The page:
Stained Glass - Art at the Glass Surface
Cambridge - Monday 4th and
Tuesday 5th September 2017

Edyta Bernady
<[email protected]>

article posted 17 May 2017

Edyta Bernady is a PhD student in Jan Matejko Academy of Fine Arts in Cracow, Poland. She holds a Master’s Degree in Conservation and Restoration of Works of Art from Jan Matejko Academy of Fine Arts and Bachelor’s Degree in Biology from Jagiellonian University. In 2015, she was granted a “Diamond Grant” funded by the Ministry of Science and Higher Education. Her Master Thesis entitled: The study by modern analytical techniques and conservation of 15th century stained-glass window Throne of Grace from Dominican monastery in Cracow was awarded in contest organized by the General Conservator of Monuments and Association of Monument Conservators. During Ph.D. studies she focuses on research, documentation and conservation of the paint layers on medieval stained-glass panels.

Analysis of technology and state of preservation of medieval and modern paint layers on two stained-glass panels from the Dominican Monastery in Cracow, Poland
Edyta Bernady*, Marta Kamińska, Michał Płotek, Małgorzata Walczak

Jan Matejko Academy of Fine Arts in Kraków, Faculty of Conservation and Restoration of Works of Art

Two stained-glass panels from the Dominican Monastery in Cracow, depicting “the Throne of Grace” and Saint Mary from “the Annunciation” are subjects of analytical research and conservation treatment. The panels are dated back to the 1st half of the 15th century and are considered as made in local stained-glass workshops. They belong to a collection of 21 medieval stained-glass panels preserved in the monastery. Around 1895 Stanisław Wyspiański (a famous Polish Art Nouveau artist) designed the reconstructions and ornamental borders for all the panels, which were accomplished during the next couple of years.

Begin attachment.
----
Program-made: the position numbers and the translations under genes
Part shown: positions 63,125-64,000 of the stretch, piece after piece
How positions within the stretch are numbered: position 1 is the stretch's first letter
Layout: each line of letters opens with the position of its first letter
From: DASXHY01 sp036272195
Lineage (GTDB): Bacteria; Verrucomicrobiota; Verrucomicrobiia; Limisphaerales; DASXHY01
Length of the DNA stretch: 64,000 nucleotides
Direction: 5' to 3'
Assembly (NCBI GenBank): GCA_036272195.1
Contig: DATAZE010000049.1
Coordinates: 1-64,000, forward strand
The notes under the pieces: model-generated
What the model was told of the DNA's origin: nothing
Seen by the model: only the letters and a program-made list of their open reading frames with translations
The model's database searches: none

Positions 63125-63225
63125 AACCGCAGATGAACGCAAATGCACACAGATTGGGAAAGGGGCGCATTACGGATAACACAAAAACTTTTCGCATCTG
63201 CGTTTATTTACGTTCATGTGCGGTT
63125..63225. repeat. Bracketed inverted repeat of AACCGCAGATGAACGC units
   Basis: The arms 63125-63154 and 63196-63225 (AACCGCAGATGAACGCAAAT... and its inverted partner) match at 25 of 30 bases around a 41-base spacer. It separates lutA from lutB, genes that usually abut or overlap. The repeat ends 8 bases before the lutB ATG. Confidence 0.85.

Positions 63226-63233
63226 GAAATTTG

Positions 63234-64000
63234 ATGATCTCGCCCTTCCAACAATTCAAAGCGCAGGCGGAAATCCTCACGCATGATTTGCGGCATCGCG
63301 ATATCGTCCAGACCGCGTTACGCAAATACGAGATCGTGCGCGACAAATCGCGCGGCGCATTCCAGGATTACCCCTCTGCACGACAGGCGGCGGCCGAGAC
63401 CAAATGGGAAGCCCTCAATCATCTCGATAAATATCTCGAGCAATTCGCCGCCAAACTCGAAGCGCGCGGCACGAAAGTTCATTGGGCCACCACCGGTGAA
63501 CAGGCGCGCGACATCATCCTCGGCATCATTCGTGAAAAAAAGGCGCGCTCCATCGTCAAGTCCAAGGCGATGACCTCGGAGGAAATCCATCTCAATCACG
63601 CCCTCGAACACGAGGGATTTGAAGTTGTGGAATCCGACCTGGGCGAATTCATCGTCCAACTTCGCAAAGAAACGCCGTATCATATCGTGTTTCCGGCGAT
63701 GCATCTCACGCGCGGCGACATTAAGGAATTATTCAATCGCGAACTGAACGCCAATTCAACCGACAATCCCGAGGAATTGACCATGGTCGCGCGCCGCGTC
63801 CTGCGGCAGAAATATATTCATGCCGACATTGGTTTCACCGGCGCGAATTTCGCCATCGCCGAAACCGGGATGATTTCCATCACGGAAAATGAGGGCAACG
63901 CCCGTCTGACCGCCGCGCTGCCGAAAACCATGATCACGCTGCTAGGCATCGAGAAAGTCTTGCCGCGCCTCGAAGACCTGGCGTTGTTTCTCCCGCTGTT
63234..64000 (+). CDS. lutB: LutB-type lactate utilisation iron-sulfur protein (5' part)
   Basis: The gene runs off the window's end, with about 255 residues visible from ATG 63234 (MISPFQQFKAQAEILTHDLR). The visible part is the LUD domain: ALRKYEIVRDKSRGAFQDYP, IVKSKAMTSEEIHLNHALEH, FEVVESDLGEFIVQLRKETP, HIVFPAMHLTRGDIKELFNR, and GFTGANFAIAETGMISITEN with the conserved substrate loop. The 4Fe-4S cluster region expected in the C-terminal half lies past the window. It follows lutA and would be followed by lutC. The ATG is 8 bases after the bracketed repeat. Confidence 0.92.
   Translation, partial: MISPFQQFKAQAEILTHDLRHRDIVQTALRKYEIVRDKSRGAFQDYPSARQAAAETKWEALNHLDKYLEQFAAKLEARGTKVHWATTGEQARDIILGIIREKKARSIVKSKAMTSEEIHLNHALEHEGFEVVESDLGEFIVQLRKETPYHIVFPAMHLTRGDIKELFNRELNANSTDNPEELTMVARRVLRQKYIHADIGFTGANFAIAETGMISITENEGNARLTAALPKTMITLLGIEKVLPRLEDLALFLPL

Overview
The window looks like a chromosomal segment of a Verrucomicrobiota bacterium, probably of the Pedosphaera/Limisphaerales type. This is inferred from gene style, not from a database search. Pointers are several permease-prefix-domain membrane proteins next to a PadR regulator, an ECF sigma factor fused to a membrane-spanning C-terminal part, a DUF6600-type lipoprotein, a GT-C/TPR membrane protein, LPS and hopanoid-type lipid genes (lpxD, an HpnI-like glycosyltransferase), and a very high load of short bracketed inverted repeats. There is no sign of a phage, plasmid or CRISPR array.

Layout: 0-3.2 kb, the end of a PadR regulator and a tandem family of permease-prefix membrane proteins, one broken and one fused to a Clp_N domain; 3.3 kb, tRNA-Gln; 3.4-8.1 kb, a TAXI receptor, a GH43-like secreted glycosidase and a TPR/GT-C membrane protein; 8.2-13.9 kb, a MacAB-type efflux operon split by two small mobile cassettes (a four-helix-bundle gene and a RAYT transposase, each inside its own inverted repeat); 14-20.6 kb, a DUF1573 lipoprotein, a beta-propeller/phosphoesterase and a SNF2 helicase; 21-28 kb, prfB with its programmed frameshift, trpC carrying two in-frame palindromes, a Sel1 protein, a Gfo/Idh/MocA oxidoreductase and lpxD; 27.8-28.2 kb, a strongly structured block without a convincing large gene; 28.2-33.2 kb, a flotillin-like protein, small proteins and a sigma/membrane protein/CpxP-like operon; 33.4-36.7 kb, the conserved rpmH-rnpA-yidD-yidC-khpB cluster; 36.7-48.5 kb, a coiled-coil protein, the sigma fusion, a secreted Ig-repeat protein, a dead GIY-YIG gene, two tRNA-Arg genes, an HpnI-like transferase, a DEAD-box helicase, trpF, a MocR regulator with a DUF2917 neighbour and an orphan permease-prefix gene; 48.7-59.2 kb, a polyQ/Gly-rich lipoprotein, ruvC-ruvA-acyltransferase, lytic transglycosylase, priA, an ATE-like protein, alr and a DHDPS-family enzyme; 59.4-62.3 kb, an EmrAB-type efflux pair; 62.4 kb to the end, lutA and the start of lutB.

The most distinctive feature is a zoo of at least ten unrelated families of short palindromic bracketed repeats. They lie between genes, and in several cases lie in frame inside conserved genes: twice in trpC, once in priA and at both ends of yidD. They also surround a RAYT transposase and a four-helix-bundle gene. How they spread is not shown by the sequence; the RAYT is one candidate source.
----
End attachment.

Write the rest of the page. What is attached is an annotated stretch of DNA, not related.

The general aim of the research was to gain knowledge about the technology and condition of the panels. However, considering the different level of deterioration of medieval and modern paint layers, a much deeper analysis was necessary. The goal was to obtain information on the structure, the elemental composition and the morphology of the paint layers. The final objective was to determine whether the consolidation of the paint layers was required and what was the reason of the different condition between modern paint layers. For elemental analysis MA-XRF and SEM-EDS were conducted. SE and BSE images provided information about pigment grains, flux grains and inter-diffusion zone. The texture of paint layers was also shown by means of a digital microscope Hirox RH2000.

The obtained results allowed the comparison of the paint layers. The amount of flux (PbO) relative to the pigment was established. In the medieval paint it varied from 28% to 65% wherein in the samples from the panel depicting Saint Mary, the amount of flux was lower. In those samples, the layer was more granular and microcracks were visible.

The analysis shown that the modern panes were painted with several paints differing in elemental composition and the amount of flux.

In the case of the panel depicting Saint Mary, where the paint layer was granular, not well vitrified and microcracks were present, a local consolidation may be necessary. However, in “the Throne of Grace”, where the paint layer is better adhered and vitrified, optimal museum conditions should be sufficient to slow down the degradation. However, further investigation and experiments have to be made to determine the impact of the composition on the durability of modern paint layers. The research was funded by the Polish Ministry of Science and Higher Education, Diamond Grant (project no. 0164/DIA/20015/44).